People don’t have to live in the forest or the mountains to forage, says Nelson.
People don’t have to live in the forest or the mountains to forage, says Nelson. (Photo: Alexis Nikole Nelson)

5 Delicious Snacks You Can Forage in the City

TikTok star Alexis Nikole Nelson says you don't have to live near the woods to gather your own meal. Here's how to get started.

People don’t have to live in the forest or the mountains to forage, says Nelson.

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Last spring, as people sought outdoor hobbies during the pandemic, fascination with foraging boomed—and with it the popularity of social media personality Alexis Nikole Nelson, a.k.a. @blackforager on Instagram. Her addictive video clips, which show how she gathers and cooks her bounty, are part how-to, part music-and-comedy routine. She has more than half a million followers combined on Instagram and TikTok (@alexisnikole), and one of her videos on acorns has garnered more than 5.6 million views.

People don’t have to live in the forest or the mountains to forage, says the 28-year old vegan from Columbus, Ohio. “I live a hop and a skip away from a very busy road, and I still make it work,” Nelson says. “You just have to look.”

Nelson cherishes the comments from young women of color who tell her she’s helping them claim the outdoors, too. “That’s all I can hope for at the end of the day,” she says, “for other people to feel nature is as much for them as I was lucky enough to grow up thinking it was for me.”

Curious about foraging? Nelson shared some advice on how to get started, with these five foods she gathered near her home and turned into snacks.

Pan-Fried Gingko Nuts

“Gingo trees have beautiful fan-shaped leaves that turn a gorgeous shade of yellow. Look on the ground for their orange, shriveled-looking fruits—they smell like someone left an already-pungent cheese out in the summer heat in Louisiana for two weeks,” she says. “You’re going to want to use gloves or a couple of biodegradable poop bags.” Squeeze the white, hard center kernel out of the pulp, and then discard the pulp, as it contains urushiol, an oily, allergenic organic compound also found in poison ivy. “Not everybody is crazy sensitive to the pulp, which can cause a rash, but you get more sensitive to it with each exposure,” Nelson explains.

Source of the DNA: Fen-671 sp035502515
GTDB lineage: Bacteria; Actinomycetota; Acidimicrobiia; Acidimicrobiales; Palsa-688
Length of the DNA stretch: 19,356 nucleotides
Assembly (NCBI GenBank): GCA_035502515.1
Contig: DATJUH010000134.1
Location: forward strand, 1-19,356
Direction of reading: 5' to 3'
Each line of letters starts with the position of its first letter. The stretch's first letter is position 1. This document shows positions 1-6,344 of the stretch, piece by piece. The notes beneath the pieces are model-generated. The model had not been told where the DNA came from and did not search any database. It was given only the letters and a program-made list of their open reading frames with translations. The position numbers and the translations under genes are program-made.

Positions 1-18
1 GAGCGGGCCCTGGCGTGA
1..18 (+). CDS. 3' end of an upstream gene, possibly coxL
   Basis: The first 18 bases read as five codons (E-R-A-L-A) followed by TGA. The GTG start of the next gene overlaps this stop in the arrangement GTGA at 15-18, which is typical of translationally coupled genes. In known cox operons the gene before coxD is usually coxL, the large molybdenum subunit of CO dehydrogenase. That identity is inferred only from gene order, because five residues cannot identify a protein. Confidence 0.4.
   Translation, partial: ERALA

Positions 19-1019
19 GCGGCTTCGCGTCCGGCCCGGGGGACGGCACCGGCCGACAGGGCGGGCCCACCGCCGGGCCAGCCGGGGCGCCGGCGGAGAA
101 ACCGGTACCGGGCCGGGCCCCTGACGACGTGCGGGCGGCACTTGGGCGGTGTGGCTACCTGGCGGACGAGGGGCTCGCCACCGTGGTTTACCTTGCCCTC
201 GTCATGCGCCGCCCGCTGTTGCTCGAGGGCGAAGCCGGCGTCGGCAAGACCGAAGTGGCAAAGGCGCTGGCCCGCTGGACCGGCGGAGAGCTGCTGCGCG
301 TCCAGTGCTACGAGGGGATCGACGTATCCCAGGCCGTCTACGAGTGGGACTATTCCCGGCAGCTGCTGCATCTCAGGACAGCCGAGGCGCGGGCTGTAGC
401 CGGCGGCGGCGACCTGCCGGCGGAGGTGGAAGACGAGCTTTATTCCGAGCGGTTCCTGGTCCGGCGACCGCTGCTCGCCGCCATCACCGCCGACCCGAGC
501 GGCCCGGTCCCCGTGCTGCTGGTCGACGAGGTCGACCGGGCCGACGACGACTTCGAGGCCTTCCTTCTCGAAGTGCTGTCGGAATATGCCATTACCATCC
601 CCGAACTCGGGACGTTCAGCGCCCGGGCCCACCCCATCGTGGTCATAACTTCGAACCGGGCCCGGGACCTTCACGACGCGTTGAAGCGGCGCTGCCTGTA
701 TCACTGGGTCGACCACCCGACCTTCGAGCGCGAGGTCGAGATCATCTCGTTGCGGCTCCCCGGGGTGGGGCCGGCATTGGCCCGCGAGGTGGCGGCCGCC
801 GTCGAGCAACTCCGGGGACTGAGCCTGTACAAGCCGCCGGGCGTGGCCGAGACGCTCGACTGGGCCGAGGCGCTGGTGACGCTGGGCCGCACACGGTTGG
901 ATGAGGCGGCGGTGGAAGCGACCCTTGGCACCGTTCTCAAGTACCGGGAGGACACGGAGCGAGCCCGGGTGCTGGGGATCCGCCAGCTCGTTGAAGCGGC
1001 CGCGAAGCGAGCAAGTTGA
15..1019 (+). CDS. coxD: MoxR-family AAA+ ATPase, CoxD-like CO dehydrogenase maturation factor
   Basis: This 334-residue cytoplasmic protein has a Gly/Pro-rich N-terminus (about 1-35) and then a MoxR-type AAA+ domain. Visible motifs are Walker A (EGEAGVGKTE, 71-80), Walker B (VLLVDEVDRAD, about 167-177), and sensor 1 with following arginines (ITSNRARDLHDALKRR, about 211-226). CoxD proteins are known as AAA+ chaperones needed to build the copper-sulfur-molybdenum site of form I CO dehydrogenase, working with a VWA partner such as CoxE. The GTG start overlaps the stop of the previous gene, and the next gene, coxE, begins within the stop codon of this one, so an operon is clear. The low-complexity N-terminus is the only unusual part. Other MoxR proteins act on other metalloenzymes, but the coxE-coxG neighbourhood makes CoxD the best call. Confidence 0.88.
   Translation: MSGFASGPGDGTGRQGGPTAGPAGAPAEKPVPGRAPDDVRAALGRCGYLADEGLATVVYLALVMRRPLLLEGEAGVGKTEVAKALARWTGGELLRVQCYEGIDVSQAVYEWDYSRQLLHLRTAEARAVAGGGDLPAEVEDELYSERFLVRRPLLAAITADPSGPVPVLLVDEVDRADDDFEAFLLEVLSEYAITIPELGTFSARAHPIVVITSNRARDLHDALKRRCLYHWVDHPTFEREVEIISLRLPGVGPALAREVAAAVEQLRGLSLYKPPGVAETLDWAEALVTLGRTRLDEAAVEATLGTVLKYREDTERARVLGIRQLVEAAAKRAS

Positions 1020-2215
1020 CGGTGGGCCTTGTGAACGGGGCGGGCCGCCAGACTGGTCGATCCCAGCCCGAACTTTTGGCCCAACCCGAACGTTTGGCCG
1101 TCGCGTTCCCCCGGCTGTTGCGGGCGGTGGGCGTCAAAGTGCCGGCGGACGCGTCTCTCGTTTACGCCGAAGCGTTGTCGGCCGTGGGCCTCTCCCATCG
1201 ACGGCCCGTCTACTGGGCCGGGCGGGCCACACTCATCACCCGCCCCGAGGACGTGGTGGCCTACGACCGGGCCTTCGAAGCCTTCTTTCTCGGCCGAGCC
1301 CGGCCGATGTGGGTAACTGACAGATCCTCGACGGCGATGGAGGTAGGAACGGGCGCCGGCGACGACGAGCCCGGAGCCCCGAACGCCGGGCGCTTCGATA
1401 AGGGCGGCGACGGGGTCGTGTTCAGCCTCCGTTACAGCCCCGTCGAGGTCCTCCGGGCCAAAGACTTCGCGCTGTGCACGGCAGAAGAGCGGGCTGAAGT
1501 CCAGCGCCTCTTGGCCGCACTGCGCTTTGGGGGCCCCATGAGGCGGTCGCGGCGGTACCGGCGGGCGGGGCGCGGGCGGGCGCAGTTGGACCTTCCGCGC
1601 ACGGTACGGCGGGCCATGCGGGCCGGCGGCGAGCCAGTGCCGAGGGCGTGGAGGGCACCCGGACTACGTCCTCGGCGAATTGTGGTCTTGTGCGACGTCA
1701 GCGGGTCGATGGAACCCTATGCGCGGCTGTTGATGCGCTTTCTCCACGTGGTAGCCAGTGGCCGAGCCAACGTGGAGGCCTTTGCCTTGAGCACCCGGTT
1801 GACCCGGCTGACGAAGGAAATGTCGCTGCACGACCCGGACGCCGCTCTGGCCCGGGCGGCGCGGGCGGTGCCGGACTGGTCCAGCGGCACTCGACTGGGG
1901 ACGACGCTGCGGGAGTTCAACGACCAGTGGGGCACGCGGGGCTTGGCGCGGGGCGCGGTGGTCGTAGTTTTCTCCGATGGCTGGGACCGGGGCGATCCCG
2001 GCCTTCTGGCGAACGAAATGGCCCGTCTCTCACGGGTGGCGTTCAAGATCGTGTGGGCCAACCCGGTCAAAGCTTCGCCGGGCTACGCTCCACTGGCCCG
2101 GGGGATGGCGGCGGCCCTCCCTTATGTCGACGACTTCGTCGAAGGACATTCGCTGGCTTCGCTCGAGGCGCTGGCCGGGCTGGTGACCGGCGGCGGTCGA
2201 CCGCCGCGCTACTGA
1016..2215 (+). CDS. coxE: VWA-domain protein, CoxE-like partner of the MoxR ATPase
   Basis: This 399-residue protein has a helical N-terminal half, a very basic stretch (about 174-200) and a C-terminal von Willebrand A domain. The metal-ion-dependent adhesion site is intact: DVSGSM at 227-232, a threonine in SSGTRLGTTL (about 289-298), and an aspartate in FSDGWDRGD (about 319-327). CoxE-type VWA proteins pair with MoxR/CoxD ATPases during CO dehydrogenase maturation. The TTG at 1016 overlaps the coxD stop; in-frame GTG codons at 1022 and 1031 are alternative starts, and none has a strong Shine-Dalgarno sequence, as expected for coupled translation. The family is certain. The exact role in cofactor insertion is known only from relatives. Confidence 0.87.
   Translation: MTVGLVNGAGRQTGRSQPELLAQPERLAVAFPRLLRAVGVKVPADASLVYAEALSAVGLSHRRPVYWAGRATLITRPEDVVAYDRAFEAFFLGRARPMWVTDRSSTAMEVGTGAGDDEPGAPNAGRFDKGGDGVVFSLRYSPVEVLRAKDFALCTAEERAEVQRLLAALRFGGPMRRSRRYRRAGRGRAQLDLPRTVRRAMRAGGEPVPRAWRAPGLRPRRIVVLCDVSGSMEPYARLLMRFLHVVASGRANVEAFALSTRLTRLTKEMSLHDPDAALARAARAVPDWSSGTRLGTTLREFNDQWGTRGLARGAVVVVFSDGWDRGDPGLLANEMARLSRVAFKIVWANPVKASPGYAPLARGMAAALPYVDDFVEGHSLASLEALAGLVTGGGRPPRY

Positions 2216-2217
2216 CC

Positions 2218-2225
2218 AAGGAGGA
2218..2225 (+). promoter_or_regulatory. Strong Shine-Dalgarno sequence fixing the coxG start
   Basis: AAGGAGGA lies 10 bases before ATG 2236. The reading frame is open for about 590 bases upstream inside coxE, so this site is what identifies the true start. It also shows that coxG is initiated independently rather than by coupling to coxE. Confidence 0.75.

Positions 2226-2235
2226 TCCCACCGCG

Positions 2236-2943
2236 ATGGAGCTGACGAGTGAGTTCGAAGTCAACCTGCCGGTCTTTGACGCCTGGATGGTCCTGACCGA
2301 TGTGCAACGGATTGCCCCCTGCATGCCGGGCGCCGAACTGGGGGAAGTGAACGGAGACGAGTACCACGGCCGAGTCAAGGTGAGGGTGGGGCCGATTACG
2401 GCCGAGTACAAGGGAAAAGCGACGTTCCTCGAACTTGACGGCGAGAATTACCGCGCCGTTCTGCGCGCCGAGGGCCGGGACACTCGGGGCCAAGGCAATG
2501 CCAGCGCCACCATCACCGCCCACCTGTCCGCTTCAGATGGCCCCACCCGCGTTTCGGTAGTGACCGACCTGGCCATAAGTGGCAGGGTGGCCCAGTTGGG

At home, wash off any pulp left on the kernel. Then pan-fry the nuts with a lid on, as they will explode open. “They’re delicious—soft and creamy like a piece of Brie, but they taste like salted popcorn,” Nelson said. “They’re not bad for you in small amounts, but the name of the game is moderation.” She recommends no more than five for children or eight for adults in a day. (Overconsumption can cause vomiting and other side effects.)

Acorn Jelly

“Everyone recognizes an acorn. I toss them into a big bowl of water, and the ones that float get discarded, because that usually means they’re not fully formed or an acorn weevil beat you to the contents,” Nelson says. “You can shell with a hammer, which is cathartic, or a nutcracker. Toss the nutmeats into the water, and give them a quick pulse in your food processor to break them up into what’s called acorn grits.” This, she says, speeds up the leaching process—soaking them in water to draw out the bitter tannins, then draining and repeating as needed. “To know when they’re ready to use, try a tiny morsel, and wait about ten seconds to see if any bitterness comes through. When it tastes bland, like an unsalted peanut or pecan, it’s ready. I have a white oak close to my house, and its acorns leach in two days—closer to one day if I’m really on it about changing the water.”